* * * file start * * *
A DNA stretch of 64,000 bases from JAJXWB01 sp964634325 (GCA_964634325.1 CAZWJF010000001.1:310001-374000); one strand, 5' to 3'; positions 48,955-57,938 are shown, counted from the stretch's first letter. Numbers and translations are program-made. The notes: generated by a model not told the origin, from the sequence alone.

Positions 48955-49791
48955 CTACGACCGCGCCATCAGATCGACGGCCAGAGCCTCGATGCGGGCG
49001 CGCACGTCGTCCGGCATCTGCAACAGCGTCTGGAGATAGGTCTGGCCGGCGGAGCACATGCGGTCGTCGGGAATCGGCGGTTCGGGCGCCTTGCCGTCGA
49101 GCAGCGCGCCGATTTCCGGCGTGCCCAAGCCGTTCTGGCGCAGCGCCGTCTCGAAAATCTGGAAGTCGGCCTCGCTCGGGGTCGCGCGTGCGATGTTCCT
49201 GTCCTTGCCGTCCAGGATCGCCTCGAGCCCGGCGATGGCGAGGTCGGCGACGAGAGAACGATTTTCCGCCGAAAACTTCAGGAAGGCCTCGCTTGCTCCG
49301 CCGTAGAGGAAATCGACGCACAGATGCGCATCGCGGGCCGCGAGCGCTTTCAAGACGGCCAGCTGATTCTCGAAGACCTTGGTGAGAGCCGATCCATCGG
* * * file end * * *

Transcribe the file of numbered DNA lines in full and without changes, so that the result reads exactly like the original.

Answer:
A DNA stretch of 64,000 bases from JAJXWB01 sp964634325 (GCA_964634325.1 CAZWJF010000001.1:310001-374000); one strand, 5' to 3'; positions 48,955-57,938 are shown, counted from the stretch's first letter. Numbers and translations are program-made. The notes: generated by a model not told the origin, from the sequence alone.

Positions 48955-49791
48955 CTACGACCGCGCCATCAGATCGACGGCCAGAGCCTCGATGCGGGCG
49001 CGCACGTCGTCCGGCATCTGCAACAGCGTCTGGAGATAGGTCTGGCCGGCGGAGCACATGCGGTCGTCGGGAATCGGCGGTTCGGGCGCCTTGCCGTCGA
49101 GCAGCGCGCCGATTTCCGGCGTGCCCAAGCCGTTCTGGCGCAGCGCCGTCTCGAAAATCTGGAAGTCGGCCTCGCTCGGGGTCGCGCGTGCGATGTTCCT
49201 GTCCTTGCCGTCCAGGATCGCCTCGAGCCCGGCGATGGCGAGGTCGGCGACGAGAGAACGATTTTCCGCCGAAAACTTCAGGAAGGCCTCGCTTGCTCCG
49301 CCGTAGAGGAAATCGACGCACAGATGCGCATCGCGGGCCGCGAGCGCTTTCAAGACGGCCAGCTGATTCTCGAAGACCTTGGTGAGAGCCGATCCATCGG